The Ontario Securities Commission (OSC) released a new study April 12, which explores the impact the pandemic is having on the behaviours and attitudes of retail investors. It reviews Canadian’s financial knowledge, preparedness, goals, commitments, attitudes and beliefs, examines the effects of market volatility and also discusses the prevalence of investment scams.
The research, conducted in September and October 2020, found that 36 per cent of investors think the pandemic will affect their financial situation until the fall of 2021; 35 per cent said it would affect them for even longer. In looking at Canadians’ preparedness for emergencies, it found that 31 per cent said they would be unable to afford an unexpected $5,000 expense. One in ten survey respondents said they had already sold some investments to cover their monthly expenses or were considering doing so.
Nearly half, 45 per cent said they stopped putting money towards financial or personal goals. “This represents about 35 per cent of all Canadians,” the OSC writes in the report, entitled Investing and the COVID-19 Pandemic.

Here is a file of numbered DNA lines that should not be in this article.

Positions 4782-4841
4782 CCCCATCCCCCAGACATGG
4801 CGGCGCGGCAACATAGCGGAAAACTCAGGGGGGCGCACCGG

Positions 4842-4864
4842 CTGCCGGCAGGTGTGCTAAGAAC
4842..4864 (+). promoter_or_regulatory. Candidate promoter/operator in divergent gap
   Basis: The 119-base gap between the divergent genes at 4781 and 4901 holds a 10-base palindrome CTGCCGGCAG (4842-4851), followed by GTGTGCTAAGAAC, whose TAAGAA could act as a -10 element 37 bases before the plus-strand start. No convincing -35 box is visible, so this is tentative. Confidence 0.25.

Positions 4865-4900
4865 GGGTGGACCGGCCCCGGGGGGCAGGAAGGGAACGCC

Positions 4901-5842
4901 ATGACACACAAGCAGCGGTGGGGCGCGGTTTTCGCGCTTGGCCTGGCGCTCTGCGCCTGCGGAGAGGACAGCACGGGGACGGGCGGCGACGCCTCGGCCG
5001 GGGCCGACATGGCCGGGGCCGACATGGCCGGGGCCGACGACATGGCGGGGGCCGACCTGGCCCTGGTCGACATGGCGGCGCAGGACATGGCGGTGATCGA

In examining investor activity, the OSC’s researchers found that 48 per cent of survey respondents were active investors since the start of the pandemic with 22 per cent saying they sold at least some of their investments, and 40 per cent saying they bought investments during the year. Of those who sold, 29 per cent said they sold to pay for expenses, 21 per cent sold to minimize losses and 17 per cent sold to realize profits. Among those who purchased investments, 70 per cent said they were reacting to the market while 30 per cent were sticking to their regular contribution patterns; 28 per cent said they were motivated by the belief that assets were undervalued.
“Most investors are simply trying to endure the hardship and uncertainty of the pandemic, but some see it as an opportunity to increase their participation in capital markets,” the OSC said in a statement announcing the publication’s release. “We continue to see the uneven impact that this crisis is having on retail investors,” adds Tyler Fleming, director of the investor office at the OSC. “Understanding how the pandemic is affecting different segments of the population is essential for supporting retail investors.”